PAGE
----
Seth MacFarlane accepts the 2015 Critics Choice Louis XIII genius award at the Critics' Choice Television Awards at the Beverly Hilton Hotel in Beverly Hills. (Vince Bucci/Invision/AP)
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There's a scene in "Star Wars IV: A New Hope" that I often think of on the frequent occasions when Hollywood takes on an easy target — like, say, Christians.
In the scene, Luke Skywalker, Han Solo and the crew are cruising aboard the Millennium Falcon after a narrow escape from the Empire. Chewbacca and R2D2 are playing chess, and R2D2 makes a move that imperils Chewbacca's chances of winning, whereupon Chewbacca groans menacingly at the droid.
The prissy, perenially afraid C-3pO, observing the match, lectures Chewbacca, "He made a fair move. Screaming about it can't help you."
At this point, Han pipes in, "You know, it's not wise to upset a wookie."
C-3PO objects, "But, sir, nobody worries about upsetting a droid."
To which Han replies, "That's because a droid don't pull people's arms out of their sockets when they lose. Wookies are known to do that."
C-3PO glances at Chewbacca, who is folding his arms contentedly behind his head, and says to R2D2, "I suggest a new strategy, R2: Let the wookie win."
The essential truth of Hollywood is that they think they're just like the fierce Chewbacca, or at least the wisecracking Han Solo, but in truth they're all C-3P0: walking around on stilted legs constantly muttering in fear, "Oh, dear. Let's let the wookie win."
By now, you might have heard that Seth MacFarlane's shock cartoon comedy "Family Guy" made some minor waves this week with a "Christmas" episode that can only be described as deliberately sacrilegious, featuring (among other things) a scene in which the "little drummer boy" kicks the baby Jesus out of the manger.
MacFarlane is openly anti-religious, which is of course entirely his prerogative. It's also his prerogative to write his derivative — and by now thoroughly repetitive and tiresome — comedy about whatever subjects he wants.
But for a man who fashions himself as a champion of secular humanism, there's something overtly cowardly about the way MacFarlane — and the rest of Hollywood — go about their business. If religion is a superstitious plague that must be wiped out, why not start with the religion responsible with the true repression of humanistic principles? Why feature a billion casual insults directed toward Christians and nary a peep about a religion that is, frankly, much more open to Western satire and parody?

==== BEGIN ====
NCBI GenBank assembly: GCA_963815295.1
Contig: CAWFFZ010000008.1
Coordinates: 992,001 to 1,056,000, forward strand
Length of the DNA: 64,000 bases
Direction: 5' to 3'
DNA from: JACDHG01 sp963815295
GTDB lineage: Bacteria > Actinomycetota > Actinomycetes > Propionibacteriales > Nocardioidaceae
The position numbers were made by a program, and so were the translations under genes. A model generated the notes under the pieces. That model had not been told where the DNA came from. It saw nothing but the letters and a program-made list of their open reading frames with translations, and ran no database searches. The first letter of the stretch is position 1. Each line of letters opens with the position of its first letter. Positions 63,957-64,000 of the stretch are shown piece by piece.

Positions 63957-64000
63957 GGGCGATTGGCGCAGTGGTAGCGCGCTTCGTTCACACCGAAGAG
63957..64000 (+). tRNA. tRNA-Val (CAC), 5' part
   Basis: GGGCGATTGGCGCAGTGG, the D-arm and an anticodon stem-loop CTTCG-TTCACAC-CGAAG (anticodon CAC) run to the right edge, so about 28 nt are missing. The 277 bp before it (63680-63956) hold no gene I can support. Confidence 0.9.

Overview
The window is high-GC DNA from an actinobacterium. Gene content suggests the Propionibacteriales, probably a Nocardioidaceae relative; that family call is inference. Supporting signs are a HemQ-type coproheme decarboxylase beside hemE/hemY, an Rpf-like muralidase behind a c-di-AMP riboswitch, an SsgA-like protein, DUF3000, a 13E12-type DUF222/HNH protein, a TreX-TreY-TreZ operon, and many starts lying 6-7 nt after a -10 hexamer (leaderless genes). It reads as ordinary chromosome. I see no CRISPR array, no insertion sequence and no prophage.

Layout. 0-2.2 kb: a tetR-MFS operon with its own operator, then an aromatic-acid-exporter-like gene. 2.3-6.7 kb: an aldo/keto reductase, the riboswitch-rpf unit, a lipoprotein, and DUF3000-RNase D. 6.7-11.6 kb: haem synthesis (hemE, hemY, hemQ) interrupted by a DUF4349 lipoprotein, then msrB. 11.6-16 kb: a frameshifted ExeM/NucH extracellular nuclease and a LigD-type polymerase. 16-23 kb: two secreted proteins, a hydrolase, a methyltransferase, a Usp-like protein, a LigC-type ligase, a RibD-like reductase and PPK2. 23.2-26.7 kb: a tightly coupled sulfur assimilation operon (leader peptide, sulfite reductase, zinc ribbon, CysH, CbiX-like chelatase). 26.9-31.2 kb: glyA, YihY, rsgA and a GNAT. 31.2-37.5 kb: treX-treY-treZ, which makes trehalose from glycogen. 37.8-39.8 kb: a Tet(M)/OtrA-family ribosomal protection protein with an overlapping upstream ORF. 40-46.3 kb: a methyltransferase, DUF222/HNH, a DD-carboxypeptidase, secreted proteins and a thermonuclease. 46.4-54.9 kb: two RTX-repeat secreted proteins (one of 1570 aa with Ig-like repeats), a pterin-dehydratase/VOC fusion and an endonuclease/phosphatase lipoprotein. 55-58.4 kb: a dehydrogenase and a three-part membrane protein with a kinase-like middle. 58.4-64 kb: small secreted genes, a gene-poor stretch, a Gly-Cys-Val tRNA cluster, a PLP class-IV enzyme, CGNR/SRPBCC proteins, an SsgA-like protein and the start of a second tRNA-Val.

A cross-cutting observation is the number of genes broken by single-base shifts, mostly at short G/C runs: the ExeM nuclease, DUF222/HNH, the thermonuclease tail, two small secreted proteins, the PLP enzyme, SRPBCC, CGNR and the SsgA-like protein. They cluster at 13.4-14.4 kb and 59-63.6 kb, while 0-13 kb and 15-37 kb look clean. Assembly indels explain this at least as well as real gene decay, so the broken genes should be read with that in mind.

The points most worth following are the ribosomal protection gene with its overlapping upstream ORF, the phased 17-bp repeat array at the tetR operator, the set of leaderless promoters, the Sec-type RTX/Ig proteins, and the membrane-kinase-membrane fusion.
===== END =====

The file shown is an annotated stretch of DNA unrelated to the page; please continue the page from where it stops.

The reason, of course, is the same reason that nobody worries about upsetting a droid: Christians don't behead reporters or shoot up satire magazines when they lose. Cowardice, plain and simple, is the reason the world's foremost satire artists have treated Islam like a genuinely holy thing, while treating Christianity as an object of casual scorn and mockery.
Never was that more evident than it was after fanatical Muslims raided the headquarters of French satire magazine Charlie Hebdo and gunned down its employees for insulting the prophet Mohammed. Hollywood celebrities for the most part tripped over themselves to rush to their award podiums and declare "je suis Charlie," an expression of solidarity meant to convey "I am Charlie Hebdo."
But the simple fact is that Hollywood is not Charlie Hebdo. Hebdo is a profane magazine that often lampoons Christianity, and Hollywood has that much in common with it. But Charlie Hebdo had the audacity to turn its satire on Mohammed, and that remains strictly taboo in Hollywood.
True courage in American entertainment culture is increasingly difficult to find. The business of satire is supposed to be irreverent, it is supposed to push boundaries, it is supposed to make people think. Instead, Hollywood most often finds itself invading the same tired, well-trod space of making fun of earnest Christians and demanding congratulations for daring to do something that is entirely consequence-free in today's American culture.
A useful contrast can be drawn with "South Park" creators Trey Parker and Matt Stone. Parker and Stone have made a mint from criticizing some extremely easy and docile targets (like Mormons), but they have also dared to tackle genuine pillars of political correctness, including global warming, abortion as birth control, immigration — and, yes, society's sensitivity about the depiction of Muhammad.
One of the earliest controversies Parker and Stone involved themselves in actually resulted in the end of one of the show's prominent characters. Parker and Stone took on the Church of Scientology — another taboo subject in Hollywood — which angered the iconic Isaac Hayes, voice of the show's beloved Chef. Hayes told Parker and Stone he would leave if they did not pull the episode, and rather than either pull the episode or replace Hayes with a different voice, Parker and Stone removed the character from the show altogether, and even satirized the controversy itself by implying that Hayes had been brainwashed by Scientologists.
Freshness is the currency of comedy. Nothing earns the scorn of comedians faster than worn-out material. Professional comedians always hone their craft and are always seeking a way to be new, edgy and different. The insistence on returning to the same well over and over when a huge field of satire is ripe for the picking can only be explained by the kind of shamefaced cowardice that ought to leave Hollywood comedians like MacFarlane embarrassed to wander into the field of sacrilege at all.
But it doesn't, and that's one reason Hollywood finds its power and influence shrinking faster than ever.
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Managing Editor, News
Leon Wolf is the managing news editor for Blaze News.